## Amazon interview question

Written on **15 February 2014, 12:18am **

**Tagged with:** amazon, interview, logic, probabilities

From Stack Exchange:

• 50% of all people who receive a first interview receive a second interview

• 95% of your friends that got a second interview felt they had a good first interview

• 75% of your friends that DID NOT get a second interview felt they had a good first interview

If you feel that you had a good first interview, what is the probability you will receive a second interview?

The easiest way (at least for me) to go is to turn those percentages into some real numbers. For instance:

– 100 friends that got a second interview; 95 of them felt that they had a good first interview

– 100 friends that did NOT get a second interview; 75 of them felt that they had a good first interview.

Now, if you ignore the fact that it’s pretty difficult to have 200 friends (let alone the fact that they all applied for a job at Amazon 🙂 ), the numbers say that:

– 95 + 75 = 170 friends had a good feeling after the first interview

– but only 95 of them had a second interview

– so the probability of you having a second interview is 95 / 170 = **0.558**.

In other words, if you felt good after the first interview, you have more than 50% chances that you get a second interview.

Image: HollywoodReporter.com

Now, if you come up with the answer 55.8% to your Amazon interviewer, I think you would get some points. But not all of them. Because in the logic below there are 2 **hidden assumptions**:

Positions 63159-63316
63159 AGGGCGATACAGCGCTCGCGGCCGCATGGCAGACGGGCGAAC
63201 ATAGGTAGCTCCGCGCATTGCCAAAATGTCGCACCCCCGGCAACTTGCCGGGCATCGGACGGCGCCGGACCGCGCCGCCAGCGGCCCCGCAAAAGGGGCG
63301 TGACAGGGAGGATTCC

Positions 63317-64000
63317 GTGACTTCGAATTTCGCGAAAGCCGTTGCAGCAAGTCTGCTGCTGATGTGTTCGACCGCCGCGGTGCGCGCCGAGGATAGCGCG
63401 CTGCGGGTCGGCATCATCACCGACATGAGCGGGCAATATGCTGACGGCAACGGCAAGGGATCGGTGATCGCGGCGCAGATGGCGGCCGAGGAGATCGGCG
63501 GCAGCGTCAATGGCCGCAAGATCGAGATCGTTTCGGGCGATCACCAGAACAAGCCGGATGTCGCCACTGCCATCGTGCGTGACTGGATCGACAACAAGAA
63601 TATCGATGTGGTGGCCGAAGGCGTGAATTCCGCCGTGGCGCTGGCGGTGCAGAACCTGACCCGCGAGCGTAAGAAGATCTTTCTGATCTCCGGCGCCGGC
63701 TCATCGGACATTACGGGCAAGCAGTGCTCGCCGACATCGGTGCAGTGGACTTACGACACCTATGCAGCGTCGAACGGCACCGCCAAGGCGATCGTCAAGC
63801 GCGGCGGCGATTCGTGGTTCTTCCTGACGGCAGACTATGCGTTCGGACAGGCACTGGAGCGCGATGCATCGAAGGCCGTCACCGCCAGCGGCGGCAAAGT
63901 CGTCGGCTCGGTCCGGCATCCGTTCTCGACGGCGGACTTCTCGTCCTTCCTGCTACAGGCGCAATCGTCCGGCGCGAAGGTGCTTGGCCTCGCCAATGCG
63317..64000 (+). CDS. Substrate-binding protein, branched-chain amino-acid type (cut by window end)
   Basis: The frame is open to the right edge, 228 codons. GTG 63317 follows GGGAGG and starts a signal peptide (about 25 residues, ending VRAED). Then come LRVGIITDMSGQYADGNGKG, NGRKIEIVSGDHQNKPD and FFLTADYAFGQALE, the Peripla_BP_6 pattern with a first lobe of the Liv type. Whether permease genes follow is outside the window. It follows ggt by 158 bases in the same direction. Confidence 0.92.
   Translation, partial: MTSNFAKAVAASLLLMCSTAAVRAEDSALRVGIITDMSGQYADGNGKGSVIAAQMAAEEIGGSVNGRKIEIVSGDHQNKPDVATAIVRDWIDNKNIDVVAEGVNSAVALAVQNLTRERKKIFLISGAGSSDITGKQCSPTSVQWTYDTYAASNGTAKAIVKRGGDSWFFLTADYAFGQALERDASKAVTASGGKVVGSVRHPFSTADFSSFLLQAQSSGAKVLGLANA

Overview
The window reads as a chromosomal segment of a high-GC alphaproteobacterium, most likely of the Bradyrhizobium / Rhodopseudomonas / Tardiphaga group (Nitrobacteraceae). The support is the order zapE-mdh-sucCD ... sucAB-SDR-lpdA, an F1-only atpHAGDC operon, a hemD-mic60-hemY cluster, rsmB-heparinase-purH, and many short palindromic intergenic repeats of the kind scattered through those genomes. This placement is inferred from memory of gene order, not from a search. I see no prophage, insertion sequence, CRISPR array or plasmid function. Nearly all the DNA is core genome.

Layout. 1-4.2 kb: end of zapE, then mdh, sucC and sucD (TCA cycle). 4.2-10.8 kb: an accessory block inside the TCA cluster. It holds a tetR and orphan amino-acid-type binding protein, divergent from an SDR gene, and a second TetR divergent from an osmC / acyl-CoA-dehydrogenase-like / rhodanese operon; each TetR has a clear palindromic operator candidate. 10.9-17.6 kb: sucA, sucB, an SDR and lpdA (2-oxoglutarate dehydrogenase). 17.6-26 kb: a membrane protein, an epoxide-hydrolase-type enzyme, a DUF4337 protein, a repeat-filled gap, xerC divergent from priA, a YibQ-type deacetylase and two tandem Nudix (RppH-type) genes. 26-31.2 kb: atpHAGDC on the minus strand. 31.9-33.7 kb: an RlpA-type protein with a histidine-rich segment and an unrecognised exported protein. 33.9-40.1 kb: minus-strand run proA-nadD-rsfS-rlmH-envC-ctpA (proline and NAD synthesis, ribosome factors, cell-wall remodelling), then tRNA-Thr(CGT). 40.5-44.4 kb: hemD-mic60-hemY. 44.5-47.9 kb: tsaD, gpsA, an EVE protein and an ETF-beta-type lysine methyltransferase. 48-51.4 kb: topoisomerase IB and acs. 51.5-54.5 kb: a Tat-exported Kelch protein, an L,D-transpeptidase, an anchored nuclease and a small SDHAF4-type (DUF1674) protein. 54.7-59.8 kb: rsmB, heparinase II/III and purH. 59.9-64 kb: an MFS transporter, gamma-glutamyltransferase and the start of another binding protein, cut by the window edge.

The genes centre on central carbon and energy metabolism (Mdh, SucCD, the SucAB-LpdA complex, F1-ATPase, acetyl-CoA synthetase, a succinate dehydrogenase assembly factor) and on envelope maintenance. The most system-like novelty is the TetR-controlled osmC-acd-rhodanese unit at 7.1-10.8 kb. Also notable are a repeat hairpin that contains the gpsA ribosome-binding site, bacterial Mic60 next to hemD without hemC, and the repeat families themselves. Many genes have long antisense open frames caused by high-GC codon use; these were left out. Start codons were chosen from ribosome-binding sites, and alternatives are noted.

- That your group of friends is NOT representative for
**all the people**that applied - That you are representative for your group of friends

If the first assumption is false (so *your group of friends is representative for all the people that applied*), then the answer will always be 50%. It’s the first sentence of the problem: “50% of all people who receive a first interview receive a second interview”.

If the second assumption is false (so *you are NOT representative for your group of friends*) – then the 95% and 75% percents do not apply to you; so the answer is again in the first sentence of the problem.

More info on the Stack Exchange discussion.

*Written by*
**Dorin Moise**
(Published articles: 248)

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## Comments (1)

Sajithafarveen— August 11, 2015 at 13:31Many thanks for your time and efrotfs to have had these things together on this blog. Jack and i also very much appreciated your suggestions through the articles in certain things. I understand that you have quite a few demands on your program and so the fact that a person like you took the maximum amount of time just like you did to steer people like us by this article is also highly prized.